What will replace the twin towers?
Many details are still yet to be decided. But this much is clear: Instead of two massive skyscrapers, the new World Trade Center will consist of five buildings arranged around a central memorial space. Their focal point, scheduled for completion in 2009, will be the Freedom Tower. This twisting, tapering skyscraper will rise to a symbolic 1,776 feet, making it the tallest building in the world (the twin towers climbed to more than 1,300 feet). Because few people would want to work in its highest reaches following Sept. 11, the soaring tower will contain only about 70 floors of occupied space, including a restaurant and an observation deck. The top 400 feet will be an open-air superstructure of cables, antennae, and windmills meant to echo the latticework of the Brooklyn Bridge. The steel skeleton will culminate in a 276-foot, offset spire that recalls the Statue of Liberty’s upraised arm. Most critics have hailed the bold design. But getting there has proved tortuous.
Why has it been so difficult?
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Partly because of the powerful emotions involved—and partly because there are so many cooks in this particular kitchen. The twin towers were built and owned by the Port Authority of New York and New Jersey. The Lower Manhattan Development Corp. (LMDC), a semipublic entity, is coordinating the actual rebuilding. New York Gov. George Pataki, who serves on both agencies, effectively oversees the process. All these parties have had to contend with family members of those killed on Sept. 11, who have insisted that the footprints of the old towers be preserved. (They will be, and will serve as the anchor of the 9/11 memorial to be built at ground zero, called “Reflecting Absence.”) But it is real estate developer Larry Silverstein, who has a 99-year lease on the site, who is legally entitled to replace all the commercial space that was lost on Sept. 11. That essentially gives him the power to say how it will be done.
Who’s the architect?
There’s the rub, for there is more than one. Last February, architect Daniel Libeskind was designated the official winner of the LMDC’s ground zero design competition. The son of Polish Holocaust survivors, Libeskind had previously won fame for designing the Jewish Museum in Berlin. It was his idea to erect the defiant, 1,776-foot-tall Freedom Tower, to be surrounded by several sharply angular office buildings. But although Libeskind won the contest, he was simply chosen to provide “a design concept” that could serve as the basis for a more detailed architectural plan. As it turned out, Silverstein insisted on the right to name his own architect. He selected David Childs, a more pragmatic man with more experience in designing actual office buildings.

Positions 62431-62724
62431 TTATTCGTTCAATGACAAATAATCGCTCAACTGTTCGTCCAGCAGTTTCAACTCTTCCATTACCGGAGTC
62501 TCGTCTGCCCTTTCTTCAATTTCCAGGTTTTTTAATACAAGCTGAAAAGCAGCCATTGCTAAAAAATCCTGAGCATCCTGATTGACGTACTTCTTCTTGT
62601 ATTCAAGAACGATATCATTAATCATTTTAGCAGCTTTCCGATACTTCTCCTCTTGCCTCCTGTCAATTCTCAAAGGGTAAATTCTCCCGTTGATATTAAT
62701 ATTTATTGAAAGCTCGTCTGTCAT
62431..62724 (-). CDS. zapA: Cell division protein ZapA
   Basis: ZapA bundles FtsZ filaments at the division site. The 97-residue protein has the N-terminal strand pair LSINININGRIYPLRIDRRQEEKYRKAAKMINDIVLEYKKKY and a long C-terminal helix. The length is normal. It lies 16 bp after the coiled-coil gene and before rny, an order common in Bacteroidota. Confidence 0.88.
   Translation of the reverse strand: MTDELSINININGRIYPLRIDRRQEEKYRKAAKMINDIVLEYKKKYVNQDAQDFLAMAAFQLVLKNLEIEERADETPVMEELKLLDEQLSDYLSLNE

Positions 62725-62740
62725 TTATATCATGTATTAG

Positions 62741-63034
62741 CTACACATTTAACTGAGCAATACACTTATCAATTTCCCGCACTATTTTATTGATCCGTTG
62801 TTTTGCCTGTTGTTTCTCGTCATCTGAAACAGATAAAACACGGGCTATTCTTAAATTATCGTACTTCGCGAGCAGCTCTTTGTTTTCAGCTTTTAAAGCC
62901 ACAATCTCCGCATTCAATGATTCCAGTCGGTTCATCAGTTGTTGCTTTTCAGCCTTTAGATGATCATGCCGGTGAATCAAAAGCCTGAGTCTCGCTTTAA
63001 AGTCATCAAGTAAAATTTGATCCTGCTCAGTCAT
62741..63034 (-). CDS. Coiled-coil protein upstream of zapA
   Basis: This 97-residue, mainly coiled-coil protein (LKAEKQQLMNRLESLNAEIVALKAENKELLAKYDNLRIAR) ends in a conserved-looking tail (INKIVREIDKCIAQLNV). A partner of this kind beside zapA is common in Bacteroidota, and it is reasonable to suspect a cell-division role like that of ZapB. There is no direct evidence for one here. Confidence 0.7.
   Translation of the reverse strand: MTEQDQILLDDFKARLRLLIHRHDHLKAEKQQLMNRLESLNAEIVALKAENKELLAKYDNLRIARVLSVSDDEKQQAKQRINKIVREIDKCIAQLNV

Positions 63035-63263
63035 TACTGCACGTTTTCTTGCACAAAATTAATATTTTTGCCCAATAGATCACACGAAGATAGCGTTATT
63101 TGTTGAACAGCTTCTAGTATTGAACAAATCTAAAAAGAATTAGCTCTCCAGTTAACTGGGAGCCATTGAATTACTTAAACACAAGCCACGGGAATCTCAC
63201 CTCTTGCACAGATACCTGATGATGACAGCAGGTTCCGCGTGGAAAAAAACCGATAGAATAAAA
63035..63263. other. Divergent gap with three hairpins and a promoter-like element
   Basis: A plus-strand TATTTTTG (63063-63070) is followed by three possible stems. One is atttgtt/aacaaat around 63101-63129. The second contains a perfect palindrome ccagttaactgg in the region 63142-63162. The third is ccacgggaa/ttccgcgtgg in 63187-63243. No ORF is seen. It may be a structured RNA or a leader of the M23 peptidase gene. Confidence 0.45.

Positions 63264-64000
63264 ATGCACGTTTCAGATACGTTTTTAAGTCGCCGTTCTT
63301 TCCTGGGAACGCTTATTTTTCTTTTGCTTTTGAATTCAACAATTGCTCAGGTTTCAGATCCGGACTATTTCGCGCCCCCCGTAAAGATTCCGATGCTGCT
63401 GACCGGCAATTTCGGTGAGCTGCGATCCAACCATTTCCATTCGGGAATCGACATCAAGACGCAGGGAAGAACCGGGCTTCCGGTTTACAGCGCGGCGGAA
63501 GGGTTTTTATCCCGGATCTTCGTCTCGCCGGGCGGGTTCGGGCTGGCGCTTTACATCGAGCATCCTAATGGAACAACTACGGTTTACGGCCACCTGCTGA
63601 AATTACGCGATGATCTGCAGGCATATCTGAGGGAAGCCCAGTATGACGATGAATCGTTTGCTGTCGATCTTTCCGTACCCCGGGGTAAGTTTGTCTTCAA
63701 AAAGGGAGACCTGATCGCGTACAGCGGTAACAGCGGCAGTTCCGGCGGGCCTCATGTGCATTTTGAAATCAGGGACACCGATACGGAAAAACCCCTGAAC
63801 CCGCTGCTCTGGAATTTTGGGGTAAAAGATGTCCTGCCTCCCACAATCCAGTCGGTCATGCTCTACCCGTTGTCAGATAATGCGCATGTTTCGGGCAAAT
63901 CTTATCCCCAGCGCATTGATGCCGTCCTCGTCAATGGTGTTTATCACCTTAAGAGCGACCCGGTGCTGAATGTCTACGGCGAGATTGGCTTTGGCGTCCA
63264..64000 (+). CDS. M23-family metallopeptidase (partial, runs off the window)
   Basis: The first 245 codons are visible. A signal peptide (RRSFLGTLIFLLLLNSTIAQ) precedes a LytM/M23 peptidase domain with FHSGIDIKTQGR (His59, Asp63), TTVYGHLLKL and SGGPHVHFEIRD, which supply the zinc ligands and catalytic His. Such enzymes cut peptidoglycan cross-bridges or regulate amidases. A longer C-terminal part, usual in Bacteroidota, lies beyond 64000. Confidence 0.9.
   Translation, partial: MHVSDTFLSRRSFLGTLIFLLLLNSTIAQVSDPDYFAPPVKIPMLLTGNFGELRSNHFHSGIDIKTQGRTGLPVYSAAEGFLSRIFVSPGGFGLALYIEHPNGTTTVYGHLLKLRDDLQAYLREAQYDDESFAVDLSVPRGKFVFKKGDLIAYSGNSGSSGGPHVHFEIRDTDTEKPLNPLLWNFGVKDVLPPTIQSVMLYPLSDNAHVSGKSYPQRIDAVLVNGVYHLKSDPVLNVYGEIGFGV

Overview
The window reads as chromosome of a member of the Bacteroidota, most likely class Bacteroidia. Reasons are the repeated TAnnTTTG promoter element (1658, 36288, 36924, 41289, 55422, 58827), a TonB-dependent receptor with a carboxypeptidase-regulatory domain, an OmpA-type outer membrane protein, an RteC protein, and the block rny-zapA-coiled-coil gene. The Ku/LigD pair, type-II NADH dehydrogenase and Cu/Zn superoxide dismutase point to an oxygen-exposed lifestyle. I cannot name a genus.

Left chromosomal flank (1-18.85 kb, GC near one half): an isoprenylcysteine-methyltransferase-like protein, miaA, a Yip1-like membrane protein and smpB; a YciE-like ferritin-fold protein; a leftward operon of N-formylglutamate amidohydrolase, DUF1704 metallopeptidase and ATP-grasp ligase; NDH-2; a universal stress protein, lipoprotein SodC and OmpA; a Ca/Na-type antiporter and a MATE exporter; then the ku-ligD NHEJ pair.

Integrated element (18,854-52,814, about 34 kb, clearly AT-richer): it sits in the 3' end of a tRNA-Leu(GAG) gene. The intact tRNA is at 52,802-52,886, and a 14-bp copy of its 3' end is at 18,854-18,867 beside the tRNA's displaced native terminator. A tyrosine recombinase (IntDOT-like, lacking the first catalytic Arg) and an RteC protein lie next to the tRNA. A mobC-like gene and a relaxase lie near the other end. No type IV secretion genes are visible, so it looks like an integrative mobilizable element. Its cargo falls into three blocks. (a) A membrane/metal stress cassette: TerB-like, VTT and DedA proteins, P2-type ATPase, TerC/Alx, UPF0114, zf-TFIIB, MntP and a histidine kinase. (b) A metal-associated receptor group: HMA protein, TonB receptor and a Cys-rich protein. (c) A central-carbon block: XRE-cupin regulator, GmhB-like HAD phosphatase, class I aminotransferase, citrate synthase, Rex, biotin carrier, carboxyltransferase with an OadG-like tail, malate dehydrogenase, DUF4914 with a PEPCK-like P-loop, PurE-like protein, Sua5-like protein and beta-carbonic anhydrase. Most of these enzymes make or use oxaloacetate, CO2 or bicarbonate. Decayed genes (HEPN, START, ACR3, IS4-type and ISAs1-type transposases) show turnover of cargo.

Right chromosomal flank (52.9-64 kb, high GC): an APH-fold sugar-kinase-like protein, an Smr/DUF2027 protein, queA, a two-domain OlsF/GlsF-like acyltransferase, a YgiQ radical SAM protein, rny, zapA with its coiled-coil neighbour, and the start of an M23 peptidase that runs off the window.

How did the two architects get along?
Predictably, like two scorpions in a jar. Childs and Silverstein sought to tinker with or redo nearly every aspect of Libeskind’s design. They insisted that the five new office buildings be redesigned to replace every inch of the 10 million square feet lost in the twin towers. Childs also proposed redesigning the Freedom Tower to climb to 2,000 feet, but with more floors devoted to office space. Libeskind clung to his plan for 1,776 feet, which is symbolic of the year in which American freedom was born. Every refinement and compromise caused problems, because it affected the size, shape, and placement of the remaining ground zero buildings and other aspects of the site. Libeskind stormed out of at least one meeting; things got so bad that he began bringing his lawyer. Childs’ staff even accused Libeskind’s staff of photographing drawings and models of their confidential designs. An impasse seemed unavoidable.
How was it resolved?
Pataki and Silverstein personally intervened. First, Pataki imposed a deadline. Groundbreaking, he insisted, had to begin by the third anniversary of Sept. 11. (Some say he chose the date because it comes on the heels of the Republican National Convention in New York.) Then, last fall, Silverstein read the riot act to the feuding architects. “There’s no more time for personal or design differences,” he said. “We need to come together.” Childs and Libeskind grudgingly came up with the present plan, with a modified 1,776-foot tower and more conventional office buildings. “I am not the architect of this building,” Libeskind said when the plan was unveiled in December.
What will it all cost?
Rebuilding the entire 16-acre World Trade Center complex will cost about $12 billion. Washington is expected to provide $5 billion to reconstruct the mass-transit hub running below the site. Silverstein is counting on about $7 billion in insurance payments to cover the rest. But he may not get that much. His insurance policy called for him to get $3.5 billion in the event of a disaster. He argues that because two planes were flown into the twin towers, there were two separate attacks and he should receive twice that amount. Last September, a federal judge ruled otherwise and said that Silverstein was entitled to only $3.5 billion. He has appealed, and a final decision will probably be made next month.
When will construction be complete?
The most optimistic estimate calls for final completion by 2013. But the timetable will depend, in large part, on what sort of settlement Silverstein receives. If he loses in court, another source of funding may be needed, introducing another delay. So far, Silverstein is anticipating that things will go his way; he has retained three new architects to design three of the four remaining buildings. But every design revealed so far has sparked sharp public criticism, with resulting modifications. So, fresh battles may soon emerge. “Designing the Freedom Tower,” Pataki said prophetically in October, “will turn out to have been the easy part.”
The race for the top
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